By Jonathan Stempel
NEW YORK (Reuters) - Michael Cohen, U.S. President Donald Trump's former personal lawyer and fixer, risks catching coronavirus while serving his three-year prison sentence, justifying his release into home confinement, Cohen's attorney said on Tuesday.
In a letter to U.S. District Judge William Pauley in Manhattan, Cohen's lawyer Roger Adler accused the Federal Bureau of Prisons of being "demonstrably incapable" of safeguarding inmates who live in close quarters and face an "enhanced risk" of catching coronavirus.
Adler urged Pauley "to consider my client's exposure to the coronavirus," and act "thoughtfully and decisively" given the "absence of Presidential leadership" in protecting federal prisoners from COVID-19.
A spokesman for U.S. Attorney Geoffrey Berman in Manhattan declined to comment.
Cohen, 53, has lived since last May at a minimum-security camp in Otisville, New York, which like all federal prisons has suspended visits to help protect inmates from coronavirus.
He pleaded guilty in August 2018 to campaign finance and other crimes, including by directing hush money before the 2016 election to two women who claimed to have had sexual encounters with Trump, which the president has denied.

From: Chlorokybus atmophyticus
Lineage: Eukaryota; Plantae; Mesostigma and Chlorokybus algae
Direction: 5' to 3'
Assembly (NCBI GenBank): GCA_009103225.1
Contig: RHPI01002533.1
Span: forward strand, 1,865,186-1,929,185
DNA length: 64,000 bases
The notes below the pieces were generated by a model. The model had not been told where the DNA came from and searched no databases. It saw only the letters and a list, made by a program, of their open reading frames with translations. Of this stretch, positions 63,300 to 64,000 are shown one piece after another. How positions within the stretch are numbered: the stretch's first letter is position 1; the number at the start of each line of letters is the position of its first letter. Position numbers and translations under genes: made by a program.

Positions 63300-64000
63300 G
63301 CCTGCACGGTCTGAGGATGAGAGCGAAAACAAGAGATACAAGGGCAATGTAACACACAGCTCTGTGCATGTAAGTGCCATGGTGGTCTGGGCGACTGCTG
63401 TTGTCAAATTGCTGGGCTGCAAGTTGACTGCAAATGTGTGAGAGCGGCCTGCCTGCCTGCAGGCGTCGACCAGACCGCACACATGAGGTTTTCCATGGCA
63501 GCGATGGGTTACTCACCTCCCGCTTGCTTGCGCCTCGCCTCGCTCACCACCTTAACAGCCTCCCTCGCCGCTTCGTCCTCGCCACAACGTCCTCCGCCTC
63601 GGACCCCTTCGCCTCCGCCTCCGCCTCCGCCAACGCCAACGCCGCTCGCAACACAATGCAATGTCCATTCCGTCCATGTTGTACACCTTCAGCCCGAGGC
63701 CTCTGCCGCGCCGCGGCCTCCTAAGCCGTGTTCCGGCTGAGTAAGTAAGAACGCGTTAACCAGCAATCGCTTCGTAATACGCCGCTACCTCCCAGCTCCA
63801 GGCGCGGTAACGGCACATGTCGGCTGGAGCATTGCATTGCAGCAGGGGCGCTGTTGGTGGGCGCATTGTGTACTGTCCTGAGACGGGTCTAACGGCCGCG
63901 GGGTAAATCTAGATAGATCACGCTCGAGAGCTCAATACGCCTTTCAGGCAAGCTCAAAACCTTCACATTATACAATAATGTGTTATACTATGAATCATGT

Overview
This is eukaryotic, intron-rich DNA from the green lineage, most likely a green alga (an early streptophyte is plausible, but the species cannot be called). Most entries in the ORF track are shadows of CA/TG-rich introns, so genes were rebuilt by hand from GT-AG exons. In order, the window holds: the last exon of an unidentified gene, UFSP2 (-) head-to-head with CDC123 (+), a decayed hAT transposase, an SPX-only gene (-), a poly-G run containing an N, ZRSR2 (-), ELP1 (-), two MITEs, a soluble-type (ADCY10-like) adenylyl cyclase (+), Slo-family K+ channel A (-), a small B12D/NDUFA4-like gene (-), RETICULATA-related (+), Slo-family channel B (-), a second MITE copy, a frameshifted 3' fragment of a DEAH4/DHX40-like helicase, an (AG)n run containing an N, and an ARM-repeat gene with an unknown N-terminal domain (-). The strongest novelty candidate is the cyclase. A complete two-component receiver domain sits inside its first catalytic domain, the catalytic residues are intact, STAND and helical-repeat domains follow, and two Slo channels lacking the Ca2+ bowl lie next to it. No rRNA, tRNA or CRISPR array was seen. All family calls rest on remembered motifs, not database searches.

Cohen asked Pauley last Dec. 11 to shorten his sentence to a year and a day or allow home confinement, citing his cooperation with former Special Counsel Robert Mueller and other investigators concerning Trump.
Mueller had examined Russian interference in the 2016 election.
In a Dec. 19 letter opposing Cohen's release, Acting U.S. Attorney Audrey Strauss said Cohen was not a "credible witness," citing statements in which she said he minimized his acceptance of responsibility for conduct underlying his guilty plea.
The case is U.S. v. Cohen, U.S. District Court, Southern District of New York, No. 18-cr-00602.
(Reporting by Jonathan Stempel in New York; Editing by Richard Chang)